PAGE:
August 22, 2018

Together (No. 17)

Acrylic on birch panel, 48" x 36"

Another one for the series, numero 17.

I've been dealing with some pretty extreme heat in my un-air-conditioned studio these days. Half of the drops on the painting are sweat.

The scene is Santa Maria Novella train station in Florence, based on a doodle I did three years ago when we lived in Florence and happened to dug up recently in a sketchpad. If you don't know the station in all its modernist-rationalist-brutalist glory, it's where you're sure to find piles of people from every corner of the globe at all hours of the day.

Many Italians told me they disliked the station because shady things happened there and it was full of tourists, but they're whack.

I could never just pass through, even when I had a train to catch. I lingered in awe at the coordinated yet chaotic movement of human and machine, the polished marble floors, the metal lettering in uniquely Italian sans serif, and the gravely voice of the arrivals and departures announcer over the PA, a sure smoker. The place conjured in me the need to buy a newspaper, for some reason. Make sense of the day. Get an espresso. Fare la bella figura.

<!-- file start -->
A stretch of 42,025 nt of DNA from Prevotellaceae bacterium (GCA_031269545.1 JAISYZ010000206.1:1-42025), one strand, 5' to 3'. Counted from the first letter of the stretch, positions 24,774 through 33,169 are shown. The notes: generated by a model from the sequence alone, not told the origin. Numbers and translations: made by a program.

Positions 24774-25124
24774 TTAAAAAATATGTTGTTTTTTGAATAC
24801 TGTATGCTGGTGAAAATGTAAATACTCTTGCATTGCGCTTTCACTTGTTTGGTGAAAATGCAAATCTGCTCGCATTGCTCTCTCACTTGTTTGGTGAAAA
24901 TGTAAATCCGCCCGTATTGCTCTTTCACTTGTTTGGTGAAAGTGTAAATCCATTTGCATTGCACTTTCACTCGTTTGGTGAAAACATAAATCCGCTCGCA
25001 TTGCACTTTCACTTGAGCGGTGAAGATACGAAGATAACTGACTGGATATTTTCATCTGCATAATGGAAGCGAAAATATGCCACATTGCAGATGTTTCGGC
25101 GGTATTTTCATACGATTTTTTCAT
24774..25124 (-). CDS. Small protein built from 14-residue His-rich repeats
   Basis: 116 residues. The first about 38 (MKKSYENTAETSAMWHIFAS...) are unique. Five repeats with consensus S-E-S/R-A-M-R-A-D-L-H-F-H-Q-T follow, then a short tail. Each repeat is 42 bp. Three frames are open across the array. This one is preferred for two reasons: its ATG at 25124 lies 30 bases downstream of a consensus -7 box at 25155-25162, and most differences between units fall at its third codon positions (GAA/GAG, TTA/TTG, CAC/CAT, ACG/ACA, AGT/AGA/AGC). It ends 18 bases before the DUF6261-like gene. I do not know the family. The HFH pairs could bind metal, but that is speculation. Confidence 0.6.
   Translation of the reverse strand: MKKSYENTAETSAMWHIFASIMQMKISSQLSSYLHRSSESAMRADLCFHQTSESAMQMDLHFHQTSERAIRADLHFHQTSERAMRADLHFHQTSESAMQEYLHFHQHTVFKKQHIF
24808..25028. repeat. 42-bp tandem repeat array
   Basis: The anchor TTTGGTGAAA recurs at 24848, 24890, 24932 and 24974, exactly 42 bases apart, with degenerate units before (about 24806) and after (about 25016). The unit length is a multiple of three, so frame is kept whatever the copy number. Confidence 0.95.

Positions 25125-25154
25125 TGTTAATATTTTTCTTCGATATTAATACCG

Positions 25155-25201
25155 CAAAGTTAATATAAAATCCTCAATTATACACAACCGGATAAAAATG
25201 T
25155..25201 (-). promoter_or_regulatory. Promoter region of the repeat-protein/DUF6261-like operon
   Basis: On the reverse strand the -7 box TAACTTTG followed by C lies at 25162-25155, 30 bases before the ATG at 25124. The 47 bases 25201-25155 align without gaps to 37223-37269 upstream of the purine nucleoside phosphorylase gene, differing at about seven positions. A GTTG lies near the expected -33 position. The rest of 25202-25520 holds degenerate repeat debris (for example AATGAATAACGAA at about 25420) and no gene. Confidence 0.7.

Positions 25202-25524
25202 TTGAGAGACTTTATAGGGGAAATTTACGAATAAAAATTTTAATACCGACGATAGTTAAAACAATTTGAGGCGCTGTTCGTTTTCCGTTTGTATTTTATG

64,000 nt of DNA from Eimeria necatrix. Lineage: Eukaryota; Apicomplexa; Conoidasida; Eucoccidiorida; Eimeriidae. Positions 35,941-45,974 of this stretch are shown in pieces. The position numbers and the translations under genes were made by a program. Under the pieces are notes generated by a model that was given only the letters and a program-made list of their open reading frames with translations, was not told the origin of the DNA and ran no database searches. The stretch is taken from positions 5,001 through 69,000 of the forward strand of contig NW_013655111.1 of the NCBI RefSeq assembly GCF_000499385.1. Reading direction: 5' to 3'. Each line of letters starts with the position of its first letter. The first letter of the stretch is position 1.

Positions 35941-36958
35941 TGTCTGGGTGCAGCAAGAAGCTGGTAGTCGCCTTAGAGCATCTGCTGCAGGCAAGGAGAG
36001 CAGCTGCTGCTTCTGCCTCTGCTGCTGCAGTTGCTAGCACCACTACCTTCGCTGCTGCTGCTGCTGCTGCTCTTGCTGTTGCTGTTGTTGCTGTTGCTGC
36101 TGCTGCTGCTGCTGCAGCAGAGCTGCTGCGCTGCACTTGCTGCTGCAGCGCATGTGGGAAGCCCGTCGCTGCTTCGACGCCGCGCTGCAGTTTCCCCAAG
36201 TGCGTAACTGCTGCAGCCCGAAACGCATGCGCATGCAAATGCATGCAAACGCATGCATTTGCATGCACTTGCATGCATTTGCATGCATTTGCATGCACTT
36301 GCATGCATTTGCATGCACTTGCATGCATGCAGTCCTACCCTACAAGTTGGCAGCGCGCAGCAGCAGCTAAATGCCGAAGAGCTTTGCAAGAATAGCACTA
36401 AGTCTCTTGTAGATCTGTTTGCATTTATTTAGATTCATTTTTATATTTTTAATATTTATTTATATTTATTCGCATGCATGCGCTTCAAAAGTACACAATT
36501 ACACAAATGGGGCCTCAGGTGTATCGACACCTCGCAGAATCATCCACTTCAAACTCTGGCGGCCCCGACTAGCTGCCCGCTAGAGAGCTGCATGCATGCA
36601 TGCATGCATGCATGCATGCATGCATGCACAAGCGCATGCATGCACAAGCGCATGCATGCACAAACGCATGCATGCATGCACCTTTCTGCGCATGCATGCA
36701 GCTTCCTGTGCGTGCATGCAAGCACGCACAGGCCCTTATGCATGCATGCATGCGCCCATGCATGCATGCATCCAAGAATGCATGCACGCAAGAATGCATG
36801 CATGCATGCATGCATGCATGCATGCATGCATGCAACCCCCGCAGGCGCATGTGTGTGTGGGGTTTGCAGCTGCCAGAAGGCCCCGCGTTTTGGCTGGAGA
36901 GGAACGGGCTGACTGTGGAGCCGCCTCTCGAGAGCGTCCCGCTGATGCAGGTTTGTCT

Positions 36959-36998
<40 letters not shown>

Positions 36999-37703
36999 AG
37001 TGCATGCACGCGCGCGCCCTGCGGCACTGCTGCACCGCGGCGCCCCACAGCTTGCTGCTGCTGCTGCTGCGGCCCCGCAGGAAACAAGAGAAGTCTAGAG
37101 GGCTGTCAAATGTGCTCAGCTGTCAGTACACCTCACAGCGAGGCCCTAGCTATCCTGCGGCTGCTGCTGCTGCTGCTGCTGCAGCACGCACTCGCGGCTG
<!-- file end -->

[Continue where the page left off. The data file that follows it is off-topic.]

This and other "Together" paintings can be viewed at www.ivanostocco.com.

Keep on truckin'!

August 12, 2018

Alvarado

48" x 36", mixed media on birch panel

Here's a piece I finished a few months ago but forgot to post. It's a picture of 7th and Alvarado in L.A., in the Westlake area with Skid Row in the distance, reminding us how unromantic the city can be.

The street is narrower and the buildings and figures are sketchier, more gestural than they would be in reality, but more to my aesthetic liking and part, more importantly, of my grand scheme to persuade everyone that density can be good and the North American appetite for space and sprawl is really a form of misanthropy.

Incidentally, Alvarado St. is named after the 19th-century governor of California (when California was still Mexico), Juan Bautista Alvarado. Alvarado led a coup to take Monterey, which was then the capital of both Alta and Baja California, and for a time he declared California an independent country. But Mexico quickly took the territory back, and then of course the gringos took it from Mexico. The rest is history.

You can find this and other paintings like 'er on my website, www.ivanostocco.com.

¡Que tengas un buen día!